O'Halloran adds: "Check the fundamentals of your super fund, such as whether it's a high-performing fund with low fees. The ATO has a super fund comparison tool that could help with this."

The downsizer contribution is especially powerful, says Broome, giving older Australians the ability to give their super a late, big, meaningful boost (see breakout, right).
 Martin Fahy, CEO of the Association of Superannuation Funds of Australia, welcomes the changes. "With a maturing super system, we expect to see a greater proportion of retirees relying less on the age pension and more on their superannuation.

"Given this, it is important that members are assisted to make informed decisions about how to use their super savings to increase their standard of living in retirement.

"The removal of the $450 SG threshold and measures to allow more people to make downsizer contributions will contribute to better long-term retirement outcomes and enable consumers to plan for their retirement with confidence.

"Combined with the legislated move to 12%, more Australians are now on track to be self-funded in their retirement and the fiscal burden of the age pension will continue to be among the lowest of our OECD peers".

Hit a $300k home run

While everyone was partying on January 1, eligibility for the downsizer contribution was further reduced to age 55, giving more people the ability to top up their super from the proceeds of the sale of the family home.

You can contribute up to $300,000, or $600,000 per couple, providing you've owned the family home for at least 10 years. The contribution cannot exceed the sale price and must be made within 90 days of change of ownership.

Downsizer contributions don't count towards your concessional or non-concessional contribution caps and 
there's no age limit and no requirement to meet the work test.

"People 55 and over may not have had the super guarantee their entire working life," says planner Marisa Broome. "They're the forgotten generation the government is trying to help. They can't access the age pension until 67 and they don't have enough super to live on. It's trying to help those people be more self-sufficient in retirement."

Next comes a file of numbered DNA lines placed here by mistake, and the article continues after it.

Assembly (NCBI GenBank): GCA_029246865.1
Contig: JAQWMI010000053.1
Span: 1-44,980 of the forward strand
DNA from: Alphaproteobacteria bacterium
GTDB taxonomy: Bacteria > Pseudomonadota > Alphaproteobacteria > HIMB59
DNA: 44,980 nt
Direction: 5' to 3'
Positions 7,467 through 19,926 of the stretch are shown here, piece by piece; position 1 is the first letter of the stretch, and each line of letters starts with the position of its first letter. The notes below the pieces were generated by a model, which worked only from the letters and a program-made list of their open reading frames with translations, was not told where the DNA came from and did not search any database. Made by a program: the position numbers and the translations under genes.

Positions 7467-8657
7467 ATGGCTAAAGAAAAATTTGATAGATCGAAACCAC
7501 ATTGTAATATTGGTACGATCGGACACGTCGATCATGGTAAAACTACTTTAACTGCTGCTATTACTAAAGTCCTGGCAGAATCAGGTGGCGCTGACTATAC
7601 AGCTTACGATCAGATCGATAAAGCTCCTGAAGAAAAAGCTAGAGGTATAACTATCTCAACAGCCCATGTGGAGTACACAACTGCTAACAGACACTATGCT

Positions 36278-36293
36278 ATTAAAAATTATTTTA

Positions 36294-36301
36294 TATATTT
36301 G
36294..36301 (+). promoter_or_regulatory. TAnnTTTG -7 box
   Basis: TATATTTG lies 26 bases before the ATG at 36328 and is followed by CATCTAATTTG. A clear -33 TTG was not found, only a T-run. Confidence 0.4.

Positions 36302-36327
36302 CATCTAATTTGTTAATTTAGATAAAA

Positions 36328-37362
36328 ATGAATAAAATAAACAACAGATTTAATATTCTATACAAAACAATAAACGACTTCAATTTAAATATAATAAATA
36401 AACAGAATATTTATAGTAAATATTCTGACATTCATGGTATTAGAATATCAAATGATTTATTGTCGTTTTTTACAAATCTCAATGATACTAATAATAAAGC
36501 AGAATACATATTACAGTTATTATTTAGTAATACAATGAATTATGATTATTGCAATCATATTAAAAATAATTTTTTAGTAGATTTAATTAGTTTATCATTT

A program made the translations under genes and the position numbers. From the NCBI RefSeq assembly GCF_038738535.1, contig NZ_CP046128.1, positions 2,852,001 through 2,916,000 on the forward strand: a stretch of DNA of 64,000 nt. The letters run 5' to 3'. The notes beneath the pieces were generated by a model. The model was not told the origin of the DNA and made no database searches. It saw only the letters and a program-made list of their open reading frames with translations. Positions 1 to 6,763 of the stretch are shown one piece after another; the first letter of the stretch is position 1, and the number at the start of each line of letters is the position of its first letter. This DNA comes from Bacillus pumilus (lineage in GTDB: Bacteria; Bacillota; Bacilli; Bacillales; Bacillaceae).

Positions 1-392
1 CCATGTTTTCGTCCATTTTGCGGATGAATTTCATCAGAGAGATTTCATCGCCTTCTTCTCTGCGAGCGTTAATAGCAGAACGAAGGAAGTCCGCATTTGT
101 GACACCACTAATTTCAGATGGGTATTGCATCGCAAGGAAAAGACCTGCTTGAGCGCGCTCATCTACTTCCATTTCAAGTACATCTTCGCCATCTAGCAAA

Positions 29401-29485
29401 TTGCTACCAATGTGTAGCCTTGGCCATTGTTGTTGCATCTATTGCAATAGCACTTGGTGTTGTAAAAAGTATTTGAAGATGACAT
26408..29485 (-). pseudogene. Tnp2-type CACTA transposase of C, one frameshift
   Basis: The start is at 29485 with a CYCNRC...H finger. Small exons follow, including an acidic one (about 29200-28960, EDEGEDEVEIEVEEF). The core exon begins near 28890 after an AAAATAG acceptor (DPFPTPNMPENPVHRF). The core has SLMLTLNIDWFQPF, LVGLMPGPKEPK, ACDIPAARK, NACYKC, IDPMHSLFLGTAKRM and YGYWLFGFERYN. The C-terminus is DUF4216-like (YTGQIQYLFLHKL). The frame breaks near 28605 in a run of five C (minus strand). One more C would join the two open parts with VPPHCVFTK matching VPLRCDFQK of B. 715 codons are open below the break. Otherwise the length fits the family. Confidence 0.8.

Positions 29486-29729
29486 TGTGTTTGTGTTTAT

"If a couple own a $3 million house and decided to downsize, they could contribute $300,000 each, plus $330,000 each under the bring-forward rule.

"If have access to a large sum of money - sold your home, or business, or inherited money - you can bring forward three years' worth of non-concessional contributions provided that you are under 75.

"The downsizer is a very powerful way for anyone with a low super balance to boost it. You don't even have to buy a cheaper home," says Broome.

O'Halloran says anyone considering making a downsizer contribution should seek independent financial advice first as there may be far-reaching implications.

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Vita Palestrant was the editor of the Money section of The Sydney Morning Herald and The Age. She has worked on major metropolitan newspapers here and overseas and has won several prestigious journalism awards including the 2001 Citigroup Award for Excellence in Journalism, Personal Finance Category.
Geoffrey Hancock
February 9, 2023 12.19pm

why is a foreign property in the uk not eligible for downsizer benefits if the aim is to enable older people to top up a low super balance maybe because they have only been here for a short time and have virtually no super.